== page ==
Allowing traffic stops with NO probable cause means police can profile with illegal purposes such as racial or ethnic discrimination and no one can object. It puts society one step closer to the dictatorship style of controlling all citizens by giving police virtually unrestricted authority to declare "PAPERS PLEASE" to anyone they want. Any person who ever spent time in such a society should be horrified that Canada is going this way. Anyone with the slightest wish to protect personal freedoms and the right to go about your own private business without arbitrary police intervention without cause should be appalled and terrified at this case. James C. Walker, Life Member - National Motorists Association

    August 19, 2014 - 23:54

    As I recall Russell you were from the outset a strong proponent of giving police the authority to stop motorists without cause. I'm guessing you haven't changed your mind - although its difficult to divine your intent in this particular piece. Personally I prefer it when you take a stand - even a wrong headed one - than when you sit atop a picket fence. I'm not familiar with this case and have not read the decision, so it might be premature to comment. But I am curious why a complaint that the accused was drinking and driving - assuming it was authentic - would not by itself have met the threshold for reasonable grounds. Was it necessary to resort to the still constitutionally dodgy powers of the Highway Traffic Act. In dismissing the Ladouceur appeal (20408), five of nine SCOC justices upheld police authority for random stops. The other four viewed it as an unnecessary over-reach of the law. They offered what I believe was an important distinction - that stopping cars without cause might be defensible if it was part of a truly random process taking place at a predetermined time in a predetermined location. But they disliked the subjectivity associated with one-off stoppages where there was no discernible reason. It opens the process to abuse and increases the potential for tragic unintended consequences.

  • Interesting
    August 19, 2014 - 13:21

    I believe that in such instances people are not obligated to answer any questions and only need to provide their license, registration and insurance. However, being uncooperative could lead to a road side test or other delays.

    • Pee Wee
      August 19, 2014 - 13:55


    • Pee Wee
      August 19, 2014 - 14:10


  • J
    August 19, 2014 - 10:34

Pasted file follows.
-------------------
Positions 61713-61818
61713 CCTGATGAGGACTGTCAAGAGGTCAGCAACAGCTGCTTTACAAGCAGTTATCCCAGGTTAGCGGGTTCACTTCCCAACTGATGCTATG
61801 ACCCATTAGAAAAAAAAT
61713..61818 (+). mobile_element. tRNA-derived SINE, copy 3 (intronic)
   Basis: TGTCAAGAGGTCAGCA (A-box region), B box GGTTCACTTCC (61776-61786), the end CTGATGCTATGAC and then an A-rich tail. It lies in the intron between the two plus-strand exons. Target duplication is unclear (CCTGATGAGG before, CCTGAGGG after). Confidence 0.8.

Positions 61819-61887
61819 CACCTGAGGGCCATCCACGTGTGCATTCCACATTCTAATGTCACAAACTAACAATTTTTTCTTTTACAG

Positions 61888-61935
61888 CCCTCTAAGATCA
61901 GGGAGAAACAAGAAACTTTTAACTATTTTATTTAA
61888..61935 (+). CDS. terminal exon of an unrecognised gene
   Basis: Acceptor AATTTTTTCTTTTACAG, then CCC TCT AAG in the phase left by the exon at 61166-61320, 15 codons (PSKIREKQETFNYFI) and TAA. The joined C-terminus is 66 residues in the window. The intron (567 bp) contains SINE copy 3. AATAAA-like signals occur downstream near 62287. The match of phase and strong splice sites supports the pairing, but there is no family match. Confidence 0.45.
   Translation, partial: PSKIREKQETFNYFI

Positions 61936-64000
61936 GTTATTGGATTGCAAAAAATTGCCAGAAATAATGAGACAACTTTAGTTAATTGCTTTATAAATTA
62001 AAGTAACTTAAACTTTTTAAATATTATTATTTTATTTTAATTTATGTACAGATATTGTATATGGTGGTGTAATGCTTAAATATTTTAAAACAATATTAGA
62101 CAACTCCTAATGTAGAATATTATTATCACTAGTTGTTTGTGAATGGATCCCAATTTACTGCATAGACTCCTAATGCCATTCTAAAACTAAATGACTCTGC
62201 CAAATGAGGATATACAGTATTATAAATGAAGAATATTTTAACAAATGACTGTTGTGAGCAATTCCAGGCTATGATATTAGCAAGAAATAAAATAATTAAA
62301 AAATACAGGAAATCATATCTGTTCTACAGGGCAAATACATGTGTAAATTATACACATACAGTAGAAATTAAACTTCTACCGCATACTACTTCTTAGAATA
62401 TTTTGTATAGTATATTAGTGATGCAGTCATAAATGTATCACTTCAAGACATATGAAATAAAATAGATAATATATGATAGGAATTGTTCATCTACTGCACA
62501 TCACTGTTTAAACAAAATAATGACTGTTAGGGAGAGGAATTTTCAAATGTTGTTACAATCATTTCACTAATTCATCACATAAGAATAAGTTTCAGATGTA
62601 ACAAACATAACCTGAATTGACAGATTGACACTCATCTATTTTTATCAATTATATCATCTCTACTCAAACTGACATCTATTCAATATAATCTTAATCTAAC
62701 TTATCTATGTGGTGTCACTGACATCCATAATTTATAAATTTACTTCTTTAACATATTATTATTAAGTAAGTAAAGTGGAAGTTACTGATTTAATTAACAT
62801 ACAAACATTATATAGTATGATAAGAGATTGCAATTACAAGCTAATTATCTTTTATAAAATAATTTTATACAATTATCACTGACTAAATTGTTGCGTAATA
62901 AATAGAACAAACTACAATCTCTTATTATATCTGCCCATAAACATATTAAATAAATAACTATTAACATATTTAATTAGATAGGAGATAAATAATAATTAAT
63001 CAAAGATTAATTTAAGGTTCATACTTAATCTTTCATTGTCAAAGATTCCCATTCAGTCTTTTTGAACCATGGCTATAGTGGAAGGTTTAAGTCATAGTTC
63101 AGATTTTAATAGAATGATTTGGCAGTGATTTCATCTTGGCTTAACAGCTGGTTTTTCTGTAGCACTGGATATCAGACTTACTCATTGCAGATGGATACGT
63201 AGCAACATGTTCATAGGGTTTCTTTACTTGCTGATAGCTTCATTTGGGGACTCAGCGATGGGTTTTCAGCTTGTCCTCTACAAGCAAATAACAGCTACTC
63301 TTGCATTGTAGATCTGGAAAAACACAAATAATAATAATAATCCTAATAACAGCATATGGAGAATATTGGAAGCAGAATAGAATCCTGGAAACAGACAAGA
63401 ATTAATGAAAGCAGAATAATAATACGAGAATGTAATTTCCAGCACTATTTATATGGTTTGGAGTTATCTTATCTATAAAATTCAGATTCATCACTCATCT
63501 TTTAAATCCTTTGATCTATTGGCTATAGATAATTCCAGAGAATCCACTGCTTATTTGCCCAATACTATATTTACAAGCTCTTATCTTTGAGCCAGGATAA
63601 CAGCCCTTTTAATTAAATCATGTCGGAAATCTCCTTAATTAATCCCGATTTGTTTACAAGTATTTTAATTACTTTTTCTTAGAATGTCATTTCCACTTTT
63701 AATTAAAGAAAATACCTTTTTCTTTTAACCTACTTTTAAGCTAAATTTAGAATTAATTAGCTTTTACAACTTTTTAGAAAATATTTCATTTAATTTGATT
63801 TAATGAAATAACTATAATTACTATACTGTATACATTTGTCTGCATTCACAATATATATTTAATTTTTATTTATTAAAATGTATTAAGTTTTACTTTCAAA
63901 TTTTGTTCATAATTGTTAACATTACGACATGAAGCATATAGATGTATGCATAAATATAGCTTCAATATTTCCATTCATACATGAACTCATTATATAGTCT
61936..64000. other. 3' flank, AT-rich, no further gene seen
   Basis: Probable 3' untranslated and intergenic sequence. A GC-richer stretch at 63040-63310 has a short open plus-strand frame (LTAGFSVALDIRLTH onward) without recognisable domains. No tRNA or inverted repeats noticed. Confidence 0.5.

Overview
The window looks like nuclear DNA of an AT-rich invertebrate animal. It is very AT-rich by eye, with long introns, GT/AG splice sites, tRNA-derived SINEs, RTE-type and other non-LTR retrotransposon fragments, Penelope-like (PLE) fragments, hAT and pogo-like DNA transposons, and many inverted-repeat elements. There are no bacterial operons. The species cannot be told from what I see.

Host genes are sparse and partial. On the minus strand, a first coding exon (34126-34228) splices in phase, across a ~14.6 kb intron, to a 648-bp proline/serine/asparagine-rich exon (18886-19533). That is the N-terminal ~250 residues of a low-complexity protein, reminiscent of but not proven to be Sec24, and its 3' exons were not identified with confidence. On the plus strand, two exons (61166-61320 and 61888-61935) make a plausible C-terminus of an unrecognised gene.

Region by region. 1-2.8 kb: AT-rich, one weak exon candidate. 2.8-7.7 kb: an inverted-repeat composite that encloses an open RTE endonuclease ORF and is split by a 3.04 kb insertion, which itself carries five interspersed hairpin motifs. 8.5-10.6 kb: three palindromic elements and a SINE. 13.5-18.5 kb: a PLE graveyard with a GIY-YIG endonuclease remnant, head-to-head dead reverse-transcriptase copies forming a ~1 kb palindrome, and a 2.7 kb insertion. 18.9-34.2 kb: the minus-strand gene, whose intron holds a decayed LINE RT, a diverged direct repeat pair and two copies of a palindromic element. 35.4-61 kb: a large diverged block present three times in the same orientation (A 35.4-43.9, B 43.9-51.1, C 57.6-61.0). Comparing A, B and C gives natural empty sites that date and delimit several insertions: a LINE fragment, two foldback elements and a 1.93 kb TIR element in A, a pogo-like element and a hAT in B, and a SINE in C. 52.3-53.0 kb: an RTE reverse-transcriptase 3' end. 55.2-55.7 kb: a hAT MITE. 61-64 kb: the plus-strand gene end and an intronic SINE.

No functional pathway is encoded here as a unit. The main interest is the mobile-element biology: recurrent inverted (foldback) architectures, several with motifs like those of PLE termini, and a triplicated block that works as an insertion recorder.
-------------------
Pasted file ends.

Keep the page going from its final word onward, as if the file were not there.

Bad Call. I don't drink and drive but I don't think the police should have the ability to stop me for anything if I am not breaking the law. Think about this sentence: In the realm of 'public safety' there is no reason why anyone walking down a sidewalk should not be stopped... He should win if he takes it to a higher court.

    • Colin Burke
      August 19, 2014 - 12:00

      A person walking down a sidewalk is exercising a right. People driving cars on the highway are indulging a privilege, which has to be licensed. That means driving licenses ought not to be issued to all and sundry, since we ought not to obliged to get a licence to do things for ourselves, but only professional drivers, of buses or taxis, should be licensed; motor car manufacturers perhaps have too much influence over public policy in this area, or maybe the wealthy who first bought motor cars had too much influence of that kind.

    • J
      August 19, 2014 - 14:07

      I'm not referring to Rights and Privileges. I am referring to Section 9 of the Charter of Rights and Freedoms. A Police Officer cannot stop you without a reason. Now, obviously they wouldn't want you exercising your right to tell them to sod off so they make stuff up. Disclaimer: I have had no arrests or traffic violations outside a speeding ticket (that I deserved).

    • Robert Hiscock
      August 20, 2014 - 14:08

      Colin, driving is not a privilege. Driving is a luxury. There are no privileges in democratic society because the people who govern are the people we elect. They are not autocrats, technocrats, or aristocrats. They are, supposedly, us. Therefore, what you say "driving is a privilege" is not true. It is false. Anyone who says different do not understand how society works in a democracy or have a streak of authoritarianism in their bones.

    • Colin Burke
      August 21, 2014 - 09:06

      Robert, eating chocolate is a luxury I much enjoy. I don't need to apply for a licence in order to enjoy it. If you have a better word than "privilege" for luxuries which have to be licensed by government, I will use that word from now on. Anyway, my original point, J, was that we can reasonably expect restrictions on a privilege which we ought to resist if they were imposed on our rights. That is why the Charter is not a Charter of Privileges. However, Mr. Walker makes an excellent point about enabling discrimination by police. I could imagine police elsewhere in Canada stopping without reasonable cause any car with Newfoundland licence plates.

  • Barrelman
    August 19, 2014 - 10:03

    Good call by Judge Porter. Get and keep people who drink and drive off the road!!

    • Dolf
      August 19, 2014 - 11:09

      Barrelman, you can also include driving without a license, no insurance, and prohibited from driving. People like J wouldn't agree with that either. Poor misguided soul.

    • Harry
      August 19, 2014 - 11:21

      Try giving the police in Ferguson the power to detain people for no reason.